The test which can be recommended for a patient suffering from Anemia caused due to deficiency of Iron are hemoglobin tests, RBS indices, colonoscopy and upper endoscopy.

Treatment

Anemia caused due to deficiency of Iron is cured by giving supplements and advising diet which is full of iron.

Pernicious anemia is a disease in which large, immature and nucleated cells form in the blood and do not work as blood cells. The main cause of Pernicious anemia is impaired intake of Vitamin B12. The disease is termed as Pernicious as this disease can be cured with Vitamin B12 and most of the people who suffers Pernicious anemia died. Human body gets Vitamin B12 from animal meat and dairy products which is stored in human body for long time thus it is considered that the in adequate intake of Vitamin B12 should be prolonged in order to reach the deficiency of Vitamin B12.

Causes and symptoms

Vitamin B12 is a necessary element to produce red blood cells and in order to absorb
vitamin b12 from the food the body uses a protein called intrinsic factor which is released in the stomach by the cells. Vitamin B12 bound with intrinsic factor is absorbed in the last part of small intestine and when stomach fails to produce enough intrinsic factor the intestine is unable to absorb vitamin b12 which leads to Pernicious anemia. The malfunction inn stomach can happen due to weakened stomach lining and can also be caused when the immune system of body starts attacking the cells which are behind the formation of intrinsic factor. Pernicious anemia can also happen due to family history of diseases or the patient has a medical history of autoimmune endocrine disorder. Pernicious anemia takes time to show its time, it is examined that the symptoms of Pernicious anemia do not occur before the age of 30 in adults.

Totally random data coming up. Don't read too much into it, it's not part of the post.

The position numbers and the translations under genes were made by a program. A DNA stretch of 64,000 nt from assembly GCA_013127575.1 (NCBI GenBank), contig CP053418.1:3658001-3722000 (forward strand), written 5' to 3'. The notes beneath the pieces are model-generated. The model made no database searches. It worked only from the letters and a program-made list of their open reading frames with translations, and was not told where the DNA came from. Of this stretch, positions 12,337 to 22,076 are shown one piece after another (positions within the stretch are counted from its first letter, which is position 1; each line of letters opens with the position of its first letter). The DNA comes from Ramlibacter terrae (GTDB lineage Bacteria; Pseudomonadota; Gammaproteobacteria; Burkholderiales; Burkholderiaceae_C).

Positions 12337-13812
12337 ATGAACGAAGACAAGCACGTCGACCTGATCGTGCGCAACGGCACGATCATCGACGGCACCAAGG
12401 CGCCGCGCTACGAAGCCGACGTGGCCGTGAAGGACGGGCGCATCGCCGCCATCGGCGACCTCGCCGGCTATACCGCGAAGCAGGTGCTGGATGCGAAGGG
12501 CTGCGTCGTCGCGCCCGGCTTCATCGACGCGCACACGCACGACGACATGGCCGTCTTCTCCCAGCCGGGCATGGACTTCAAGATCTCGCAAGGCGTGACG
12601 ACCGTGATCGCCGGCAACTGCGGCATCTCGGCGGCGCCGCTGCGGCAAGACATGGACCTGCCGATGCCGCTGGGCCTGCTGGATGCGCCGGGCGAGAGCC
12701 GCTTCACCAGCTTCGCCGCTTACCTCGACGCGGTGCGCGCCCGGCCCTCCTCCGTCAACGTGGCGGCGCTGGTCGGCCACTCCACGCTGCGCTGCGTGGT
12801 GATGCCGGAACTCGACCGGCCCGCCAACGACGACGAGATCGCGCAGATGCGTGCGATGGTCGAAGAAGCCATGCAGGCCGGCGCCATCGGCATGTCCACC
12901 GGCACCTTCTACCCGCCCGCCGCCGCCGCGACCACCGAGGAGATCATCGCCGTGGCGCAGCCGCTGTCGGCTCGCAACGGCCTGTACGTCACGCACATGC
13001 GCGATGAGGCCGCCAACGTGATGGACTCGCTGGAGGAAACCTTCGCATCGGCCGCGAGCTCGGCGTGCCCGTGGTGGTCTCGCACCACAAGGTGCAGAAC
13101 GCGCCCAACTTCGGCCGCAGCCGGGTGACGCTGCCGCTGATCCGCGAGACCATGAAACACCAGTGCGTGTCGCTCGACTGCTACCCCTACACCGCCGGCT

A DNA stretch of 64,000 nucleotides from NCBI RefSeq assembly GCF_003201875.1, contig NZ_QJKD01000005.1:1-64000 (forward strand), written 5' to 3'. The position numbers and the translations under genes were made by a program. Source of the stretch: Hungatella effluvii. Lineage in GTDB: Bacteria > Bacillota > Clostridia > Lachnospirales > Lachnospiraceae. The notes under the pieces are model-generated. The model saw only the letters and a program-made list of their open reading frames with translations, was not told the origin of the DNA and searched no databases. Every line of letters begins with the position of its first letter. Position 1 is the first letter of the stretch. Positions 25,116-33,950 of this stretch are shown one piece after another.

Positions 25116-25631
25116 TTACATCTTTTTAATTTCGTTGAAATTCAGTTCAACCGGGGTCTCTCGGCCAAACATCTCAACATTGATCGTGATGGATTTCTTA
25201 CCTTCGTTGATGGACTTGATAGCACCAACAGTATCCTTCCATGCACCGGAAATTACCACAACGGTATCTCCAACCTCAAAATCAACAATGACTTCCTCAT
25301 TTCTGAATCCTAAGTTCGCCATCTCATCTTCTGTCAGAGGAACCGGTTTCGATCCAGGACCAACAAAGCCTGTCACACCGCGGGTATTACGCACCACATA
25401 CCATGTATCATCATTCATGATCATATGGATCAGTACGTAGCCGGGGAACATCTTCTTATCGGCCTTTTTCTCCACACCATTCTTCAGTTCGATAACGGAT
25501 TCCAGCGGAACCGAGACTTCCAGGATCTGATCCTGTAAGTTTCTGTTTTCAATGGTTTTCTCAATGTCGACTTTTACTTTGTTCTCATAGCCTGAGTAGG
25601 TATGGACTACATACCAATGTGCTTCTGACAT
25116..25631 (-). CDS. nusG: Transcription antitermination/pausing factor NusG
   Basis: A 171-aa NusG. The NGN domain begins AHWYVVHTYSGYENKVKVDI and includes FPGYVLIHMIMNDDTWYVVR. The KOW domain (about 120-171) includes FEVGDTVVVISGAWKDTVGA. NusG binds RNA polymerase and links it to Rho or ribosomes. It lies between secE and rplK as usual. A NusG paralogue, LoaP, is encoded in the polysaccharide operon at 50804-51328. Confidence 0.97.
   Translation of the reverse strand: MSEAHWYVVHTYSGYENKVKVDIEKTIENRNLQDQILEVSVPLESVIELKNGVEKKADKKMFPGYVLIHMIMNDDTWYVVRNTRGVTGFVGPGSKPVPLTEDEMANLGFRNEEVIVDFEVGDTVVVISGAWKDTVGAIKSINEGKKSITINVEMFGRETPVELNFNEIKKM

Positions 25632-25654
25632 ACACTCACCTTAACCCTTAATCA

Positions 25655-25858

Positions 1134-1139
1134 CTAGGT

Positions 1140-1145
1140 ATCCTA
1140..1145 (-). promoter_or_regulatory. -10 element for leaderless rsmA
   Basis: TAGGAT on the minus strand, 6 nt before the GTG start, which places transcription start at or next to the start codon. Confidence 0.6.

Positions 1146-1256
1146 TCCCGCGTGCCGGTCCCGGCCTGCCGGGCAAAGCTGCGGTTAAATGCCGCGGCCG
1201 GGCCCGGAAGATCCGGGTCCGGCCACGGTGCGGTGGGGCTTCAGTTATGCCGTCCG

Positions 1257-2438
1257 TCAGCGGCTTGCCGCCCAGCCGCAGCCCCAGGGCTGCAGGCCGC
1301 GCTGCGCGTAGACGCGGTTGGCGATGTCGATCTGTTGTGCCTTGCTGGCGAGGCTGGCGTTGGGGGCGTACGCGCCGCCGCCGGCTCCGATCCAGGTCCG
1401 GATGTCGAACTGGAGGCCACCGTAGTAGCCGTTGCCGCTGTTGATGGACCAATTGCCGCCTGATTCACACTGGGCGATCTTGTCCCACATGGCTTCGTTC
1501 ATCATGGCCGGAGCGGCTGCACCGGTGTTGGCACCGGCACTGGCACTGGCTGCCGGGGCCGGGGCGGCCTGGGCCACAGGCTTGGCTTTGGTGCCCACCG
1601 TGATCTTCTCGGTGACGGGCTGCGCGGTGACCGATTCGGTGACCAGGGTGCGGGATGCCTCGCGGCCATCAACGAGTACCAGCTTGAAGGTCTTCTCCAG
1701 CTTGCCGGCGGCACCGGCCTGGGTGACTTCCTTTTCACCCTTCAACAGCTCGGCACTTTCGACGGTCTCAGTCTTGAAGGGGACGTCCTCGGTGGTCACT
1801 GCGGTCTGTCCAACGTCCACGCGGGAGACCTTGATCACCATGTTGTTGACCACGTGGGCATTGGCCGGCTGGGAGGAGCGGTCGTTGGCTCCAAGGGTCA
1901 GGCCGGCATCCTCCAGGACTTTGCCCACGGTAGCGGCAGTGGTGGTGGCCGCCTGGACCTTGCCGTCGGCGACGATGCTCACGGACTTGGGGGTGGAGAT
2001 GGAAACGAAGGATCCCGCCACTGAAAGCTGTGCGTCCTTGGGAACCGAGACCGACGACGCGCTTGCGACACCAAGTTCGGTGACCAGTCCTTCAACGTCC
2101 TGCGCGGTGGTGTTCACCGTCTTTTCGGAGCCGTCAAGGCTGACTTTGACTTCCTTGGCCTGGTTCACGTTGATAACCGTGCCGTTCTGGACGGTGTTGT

The symptoms of Pernicious anemia are fatigue, lack of energy, loss of appetite, diarrhea, problem in concentrating, bleeding gums, swollen and red tongue, pale skin. Pernicious anemia also causes nerve which can lead to depression, loss of balance, numbness, tingling of hands and legs, confusion or dementia. There are very rare cases in which infants and children are born with the inability to produce enough intrinsic factor. Pernicious anemia happens at the time of birth is inherited which means that both mother and father of the children have defective gene.

Tests

The recommended tests for the proper diagnosis of Pernicious anemia are schilling test, complete blood count, bone marrow examination, serum LDH, cholesterol test, bilirubin, gastrin, TIBC and peripheral smear.

Treatment

The first and foremost recommended treatment for Pernicious anemia is the monthly
injections of Vitamin B12 which helps in increasing the quantity of Vitamin B12 in the
body. In people who are suffering from severe Pernicious anemia these injections are
recommended more often in a month. The elderly patients are recommended to take
Vitamin B12 supplements from mouth in addition to the regular injections as taking
Vitamin B12 supplements from mouth is highly effective. The patient suffering from
Pernicious anemia needs to have a well balanced diet which is full of elements like folic
acid, iron and vitamin C which encourages the development of healthy blood cells.

Prevention

Till today there are no Known ways to prevent Pernicious anemia.